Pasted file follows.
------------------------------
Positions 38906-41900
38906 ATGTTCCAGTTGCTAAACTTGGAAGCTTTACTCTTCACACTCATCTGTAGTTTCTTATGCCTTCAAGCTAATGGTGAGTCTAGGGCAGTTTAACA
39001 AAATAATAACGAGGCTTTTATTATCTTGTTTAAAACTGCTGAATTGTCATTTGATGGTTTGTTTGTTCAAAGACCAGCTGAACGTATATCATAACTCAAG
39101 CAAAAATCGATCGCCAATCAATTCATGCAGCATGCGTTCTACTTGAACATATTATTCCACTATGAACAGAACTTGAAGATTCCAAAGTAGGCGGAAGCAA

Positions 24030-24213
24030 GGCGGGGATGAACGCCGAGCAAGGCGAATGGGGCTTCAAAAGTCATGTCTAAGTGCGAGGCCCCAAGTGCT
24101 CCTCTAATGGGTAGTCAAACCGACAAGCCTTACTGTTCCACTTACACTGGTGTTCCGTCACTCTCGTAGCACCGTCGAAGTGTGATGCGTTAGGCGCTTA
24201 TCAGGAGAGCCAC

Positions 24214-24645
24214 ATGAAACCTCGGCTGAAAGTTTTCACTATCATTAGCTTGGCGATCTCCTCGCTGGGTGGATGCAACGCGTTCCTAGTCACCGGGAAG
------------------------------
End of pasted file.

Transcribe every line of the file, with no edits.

Positions 38906-41900
38906 ATGTTCCAGTTGCTAAACTTGGAAGCTTTACTCTTCACACTCATCTGTAGTTTCTTATGCCTTCAAGCTAATGGTGAGTCTAGGGCAGTTTAACA
39001 AAATAATAACGAGGCTTTTATTATCTTGTTTAAAACTGCTGAATTGTCATTTGATGGTTTGTTTGTTCAAAGACCAGCTGAACGTATATCATAACTCAAG
39101 CAAAAATCGATCGCCAATCAATTCATGCAGCATGCGTTCTACTTGAACATATTATTCCACTATGAACAGAACTTGAAGATTCCAAAGTAGGCGGAAGCAA

Positions 24030-24213
24030 GGCGGGGATGAACGCCGAGCAAGGCGAATGGGGCTTCAAAAGTCATGTCTAAGTGCGAGGCCCCAAGTGCT
24101 CCTCTAATGGGTAGTCAAACCGACAAGCCTTACTGTTCCACTTACACTGGTGTTCCGTCACTCTCGTAGCACCGTCGAAGTGTGATGCGTTAGGCGCTTA
24201 TCAGGAGAGCCAC

Positions 24214-24645
24214 ATGAAACCTCGGCTGAAAGTTTTCACTATCATTAGCTTGGCGATCTCCTCGCTGGGTGGATGCAACGCGTTCCTAGTCACCGGGAAG